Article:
The graph showing contingency plotted against the amount of scope that is known came from a RedVector course on estimating. I like the way the size of contingency is related to the level of scope that has been developed. What I don't like is the amount of contingency that is suggested as being needed. Surely as architects we can come closer than 35% contingency at the end of Design Development.
Contingency is very helpful in preparing construction or project estimates for a client. My experience is that if you give a client a range of potential cost, they immediately forget the higher number and begin acting as though the lower number is a fact. Including a contingency for "what we don't know yet" tends to work better. In my mind the goal is to prepare the client for reality rather than tell him/her what they want to hear.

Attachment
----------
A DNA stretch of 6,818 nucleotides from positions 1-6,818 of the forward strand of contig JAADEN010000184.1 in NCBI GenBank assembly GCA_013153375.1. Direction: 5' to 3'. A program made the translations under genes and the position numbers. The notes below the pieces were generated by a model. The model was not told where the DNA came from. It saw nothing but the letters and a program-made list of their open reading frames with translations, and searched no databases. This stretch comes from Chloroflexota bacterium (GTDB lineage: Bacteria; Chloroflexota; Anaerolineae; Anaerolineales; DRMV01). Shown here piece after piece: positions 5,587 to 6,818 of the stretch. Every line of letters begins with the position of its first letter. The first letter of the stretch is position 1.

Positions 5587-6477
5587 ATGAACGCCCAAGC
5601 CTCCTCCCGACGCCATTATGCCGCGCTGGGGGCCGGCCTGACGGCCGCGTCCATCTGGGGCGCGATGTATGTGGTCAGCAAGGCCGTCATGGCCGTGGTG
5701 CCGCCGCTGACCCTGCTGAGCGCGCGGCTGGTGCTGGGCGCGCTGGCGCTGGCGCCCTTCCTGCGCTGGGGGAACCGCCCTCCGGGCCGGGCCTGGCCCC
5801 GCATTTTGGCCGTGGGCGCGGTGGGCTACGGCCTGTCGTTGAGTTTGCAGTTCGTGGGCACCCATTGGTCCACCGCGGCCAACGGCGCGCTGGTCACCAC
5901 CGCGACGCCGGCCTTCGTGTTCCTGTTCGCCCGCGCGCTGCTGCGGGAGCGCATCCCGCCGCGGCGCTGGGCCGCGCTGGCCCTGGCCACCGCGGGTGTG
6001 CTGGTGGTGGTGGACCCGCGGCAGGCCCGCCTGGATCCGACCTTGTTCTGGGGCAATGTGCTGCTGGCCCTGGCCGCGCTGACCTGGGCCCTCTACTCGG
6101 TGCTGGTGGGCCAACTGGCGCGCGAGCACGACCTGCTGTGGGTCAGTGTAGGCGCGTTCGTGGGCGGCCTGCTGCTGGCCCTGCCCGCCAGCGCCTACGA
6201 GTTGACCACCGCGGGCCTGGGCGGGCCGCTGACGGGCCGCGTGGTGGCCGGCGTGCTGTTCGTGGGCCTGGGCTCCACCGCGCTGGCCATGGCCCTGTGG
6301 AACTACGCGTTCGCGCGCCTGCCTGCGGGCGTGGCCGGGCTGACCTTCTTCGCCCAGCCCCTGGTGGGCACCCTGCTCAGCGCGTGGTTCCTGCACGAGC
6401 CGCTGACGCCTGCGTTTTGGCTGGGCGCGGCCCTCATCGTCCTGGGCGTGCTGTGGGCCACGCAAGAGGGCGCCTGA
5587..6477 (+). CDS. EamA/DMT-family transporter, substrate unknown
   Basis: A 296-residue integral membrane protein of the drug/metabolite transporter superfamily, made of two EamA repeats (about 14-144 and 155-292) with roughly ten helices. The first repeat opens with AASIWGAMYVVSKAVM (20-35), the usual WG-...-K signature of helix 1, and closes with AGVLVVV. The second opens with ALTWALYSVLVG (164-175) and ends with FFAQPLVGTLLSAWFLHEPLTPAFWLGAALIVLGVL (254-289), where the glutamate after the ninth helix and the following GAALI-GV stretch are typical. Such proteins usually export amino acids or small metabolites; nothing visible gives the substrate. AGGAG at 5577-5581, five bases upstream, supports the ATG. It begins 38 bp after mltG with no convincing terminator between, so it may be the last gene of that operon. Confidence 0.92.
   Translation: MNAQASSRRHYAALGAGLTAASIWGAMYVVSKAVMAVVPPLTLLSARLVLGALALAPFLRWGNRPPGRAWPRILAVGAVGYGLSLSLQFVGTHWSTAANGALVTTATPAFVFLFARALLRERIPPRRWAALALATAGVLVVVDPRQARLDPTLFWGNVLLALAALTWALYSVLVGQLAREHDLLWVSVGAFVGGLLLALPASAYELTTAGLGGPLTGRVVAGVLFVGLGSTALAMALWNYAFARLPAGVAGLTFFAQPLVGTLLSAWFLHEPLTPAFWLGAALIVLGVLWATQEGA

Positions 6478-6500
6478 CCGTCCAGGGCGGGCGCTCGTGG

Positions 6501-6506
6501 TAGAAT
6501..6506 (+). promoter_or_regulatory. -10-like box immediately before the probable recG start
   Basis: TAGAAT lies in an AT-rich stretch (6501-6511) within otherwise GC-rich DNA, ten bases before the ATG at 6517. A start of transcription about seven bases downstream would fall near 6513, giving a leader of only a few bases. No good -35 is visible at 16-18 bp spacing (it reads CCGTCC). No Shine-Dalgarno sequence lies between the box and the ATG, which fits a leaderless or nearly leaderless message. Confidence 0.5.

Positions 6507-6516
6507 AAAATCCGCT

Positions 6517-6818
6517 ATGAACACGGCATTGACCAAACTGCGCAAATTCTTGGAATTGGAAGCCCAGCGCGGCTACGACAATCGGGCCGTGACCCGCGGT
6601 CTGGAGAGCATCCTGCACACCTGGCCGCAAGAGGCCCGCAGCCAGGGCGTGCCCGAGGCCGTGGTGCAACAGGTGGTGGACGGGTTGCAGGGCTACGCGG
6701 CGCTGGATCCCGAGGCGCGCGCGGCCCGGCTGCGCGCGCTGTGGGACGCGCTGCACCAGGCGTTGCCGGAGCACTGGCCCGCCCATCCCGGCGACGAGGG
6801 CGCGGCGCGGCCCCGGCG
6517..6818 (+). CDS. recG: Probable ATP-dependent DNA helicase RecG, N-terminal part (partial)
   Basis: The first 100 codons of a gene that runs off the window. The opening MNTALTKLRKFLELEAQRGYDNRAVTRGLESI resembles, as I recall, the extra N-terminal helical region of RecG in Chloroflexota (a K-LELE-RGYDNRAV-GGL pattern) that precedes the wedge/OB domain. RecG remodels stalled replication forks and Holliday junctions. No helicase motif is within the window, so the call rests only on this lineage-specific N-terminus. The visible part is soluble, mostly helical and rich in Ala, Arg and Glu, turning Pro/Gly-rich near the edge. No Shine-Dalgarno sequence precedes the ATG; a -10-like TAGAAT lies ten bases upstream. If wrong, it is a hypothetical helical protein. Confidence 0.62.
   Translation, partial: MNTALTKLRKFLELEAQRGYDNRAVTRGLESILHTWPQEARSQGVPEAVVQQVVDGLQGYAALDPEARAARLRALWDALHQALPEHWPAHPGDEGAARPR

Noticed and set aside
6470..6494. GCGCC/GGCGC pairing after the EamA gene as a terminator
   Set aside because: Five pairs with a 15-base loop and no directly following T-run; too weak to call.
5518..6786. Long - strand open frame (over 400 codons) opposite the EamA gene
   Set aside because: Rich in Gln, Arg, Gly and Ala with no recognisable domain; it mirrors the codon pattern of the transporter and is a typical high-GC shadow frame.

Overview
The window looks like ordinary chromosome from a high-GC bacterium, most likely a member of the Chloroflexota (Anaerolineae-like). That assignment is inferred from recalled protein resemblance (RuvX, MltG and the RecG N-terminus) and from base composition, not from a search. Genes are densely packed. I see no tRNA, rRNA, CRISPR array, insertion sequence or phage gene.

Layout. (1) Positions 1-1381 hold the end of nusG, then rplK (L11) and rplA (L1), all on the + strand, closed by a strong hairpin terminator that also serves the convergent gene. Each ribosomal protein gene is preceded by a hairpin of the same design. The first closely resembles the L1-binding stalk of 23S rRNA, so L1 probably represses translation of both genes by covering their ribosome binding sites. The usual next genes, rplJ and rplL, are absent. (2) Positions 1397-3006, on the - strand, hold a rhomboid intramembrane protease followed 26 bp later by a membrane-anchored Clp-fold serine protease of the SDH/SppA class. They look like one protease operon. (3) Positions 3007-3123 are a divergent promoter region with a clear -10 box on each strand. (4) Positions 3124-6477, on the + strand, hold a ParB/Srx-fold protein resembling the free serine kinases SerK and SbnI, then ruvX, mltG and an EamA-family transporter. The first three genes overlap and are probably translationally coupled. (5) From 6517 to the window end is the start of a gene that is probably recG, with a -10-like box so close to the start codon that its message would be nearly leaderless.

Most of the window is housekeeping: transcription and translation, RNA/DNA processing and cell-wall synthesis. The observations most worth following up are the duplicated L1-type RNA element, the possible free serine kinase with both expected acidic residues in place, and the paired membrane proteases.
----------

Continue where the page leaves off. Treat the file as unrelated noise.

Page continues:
It is very rare that a client is unhappy about a project coming in under budget. The the opposite almost always creates a serious problem for everyone.
The contingency amounts that I am comfortable with at the start of various phases are:
I find that explaining the purpose of the contingency and how it becomes lower as the project progresses is accepted as logical. You will want to develop your own list of contingencies for use at different stages of the work.
orig post date Oct 2012